Rock Sedge - Carex petricosa
State Rank Reason (see State Rank above)
Rare in Montana, where it is currently known from one site in Glacier National Park. Very little data are available for the species in Montana. However, the potential for negative impacts to the popoulations appears to be low.
Rock Sedge is a perennial, grass-like plant with 1-3 dm high stems that are loosely clustered on short to elongate rhizomes or stolons. The lowest leaves are reduced to scales. Leaves with flat blades, 2-3 mm wide, are crowded just above these scales. Flowers are borne in 3-5 short, cylindrical spikes on erect or ascending stalks arising from the axils of short, narrow, leaf-like bracts at the top of the stem. The uppermost spike has male flowers above and perigynia below. The lower spikes are all female. Lance-shaped perigynia lack a beak and are 4-6 mm long and ca. 1.5 mm wide. Scales are purplish black with a lighter center and are shorter than the perigynia they subtend. There are 3 styles and the achene is 3-sided.
Fruit mature in August.
Numerous species of high elevation sedge are superficially similar to Carex petricosa; however, most have terminal spikes with male flowers (recognized by old stamens) below the perigynia. Carex spectabilis has scales as long as the perigynia, which are broader than C. petricosa. Carex capillaris has smaller perigynia. A hand lens or microscope will be needed to observe these characters.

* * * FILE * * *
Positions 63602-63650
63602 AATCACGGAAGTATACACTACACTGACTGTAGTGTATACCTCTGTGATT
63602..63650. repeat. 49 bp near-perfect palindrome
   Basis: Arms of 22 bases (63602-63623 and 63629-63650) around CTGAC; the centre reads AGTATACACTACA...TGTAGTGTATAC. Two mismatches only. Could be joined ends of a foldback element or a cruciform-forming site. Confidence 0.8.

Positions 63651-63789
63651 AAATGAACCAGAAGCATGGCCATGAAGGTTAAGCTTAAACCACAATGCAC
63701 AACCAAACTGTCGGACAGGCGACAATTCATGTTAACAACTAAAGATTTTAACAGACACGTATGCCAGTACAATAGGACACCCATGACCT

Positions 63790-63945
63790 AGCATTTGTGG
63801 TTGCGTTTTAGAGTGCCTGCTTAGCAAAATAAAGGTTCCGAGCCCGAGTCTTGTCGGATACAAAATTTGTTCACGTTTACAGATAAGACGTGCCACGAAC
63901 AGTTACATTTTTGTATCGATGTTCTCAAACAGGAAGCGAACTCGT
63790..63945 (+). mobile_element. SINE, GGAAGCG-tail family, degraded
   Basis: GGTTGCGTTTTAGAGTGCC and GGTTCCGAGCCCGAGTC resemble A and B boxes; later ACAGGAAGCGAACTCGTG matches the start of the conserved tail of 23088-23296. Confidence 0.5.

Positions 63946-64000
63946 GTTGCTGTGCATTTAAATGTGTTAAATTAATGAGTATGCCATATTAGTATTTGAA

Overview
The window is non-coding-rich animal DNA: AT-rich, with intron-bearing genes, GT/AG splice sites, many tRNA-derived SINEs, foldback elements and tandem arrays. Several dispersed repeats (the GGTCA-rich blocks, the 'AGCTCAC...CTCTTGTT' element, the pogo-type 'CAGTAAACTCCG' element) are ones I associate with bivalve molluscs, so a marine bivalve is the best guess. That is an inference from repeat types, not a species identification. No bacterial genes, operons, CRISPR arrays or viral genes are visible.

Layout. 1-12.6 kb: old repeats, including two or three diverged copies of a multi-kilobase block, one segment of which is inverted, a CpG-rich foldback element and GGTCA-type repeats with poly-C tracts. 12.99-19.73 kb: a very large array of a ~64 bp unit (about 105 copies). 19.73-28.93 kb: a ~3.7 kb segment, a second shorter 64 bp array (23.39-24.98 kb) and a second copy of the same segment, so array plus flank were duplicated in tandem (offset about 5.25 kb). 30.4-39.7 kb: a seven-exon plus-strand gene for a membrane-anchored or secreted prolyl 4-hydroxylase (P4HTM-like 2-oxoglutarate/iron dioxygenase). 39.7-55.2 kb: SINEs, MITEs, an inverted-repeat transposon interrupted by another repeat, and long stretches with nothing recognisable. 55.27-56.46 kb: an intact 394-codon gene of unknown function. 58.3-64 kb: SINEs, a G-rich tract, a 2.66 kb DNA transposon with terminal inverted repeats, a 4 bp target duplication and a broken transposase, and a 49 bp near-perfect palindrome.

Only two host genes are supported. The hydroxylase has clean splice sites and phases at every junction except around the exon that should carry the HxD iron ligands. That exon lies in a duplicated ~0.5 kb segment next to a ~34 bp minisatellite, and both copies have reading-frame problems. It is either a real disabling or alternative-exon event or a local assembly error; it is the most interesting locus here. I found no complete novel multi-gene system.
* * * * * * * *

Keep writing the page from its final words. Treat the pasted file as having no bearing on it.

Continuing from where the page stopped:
Collected from Glacier County. AK south to MT, QC; Asia (Lesica 2012. Manual of Montana Vascular Plants. BRIT Press. Fort Worth, TX).
Observations in Montana Natural Heritage Program Database
Number of Observations:
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(Observations spanning multiple months or years are excluded from time charts)
Dry, calcareous barrens, cliffs, and talus slopes in the alpine or subalpine zones.
- Additional ReferencesLegend: View Online Publication
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- Lesica, P., M. T. Lavin, and P. F. Stickney. 2012. Manual of Montana Vascular Plants. Fort Worth, TX: BRIT Press. viii + 771 p.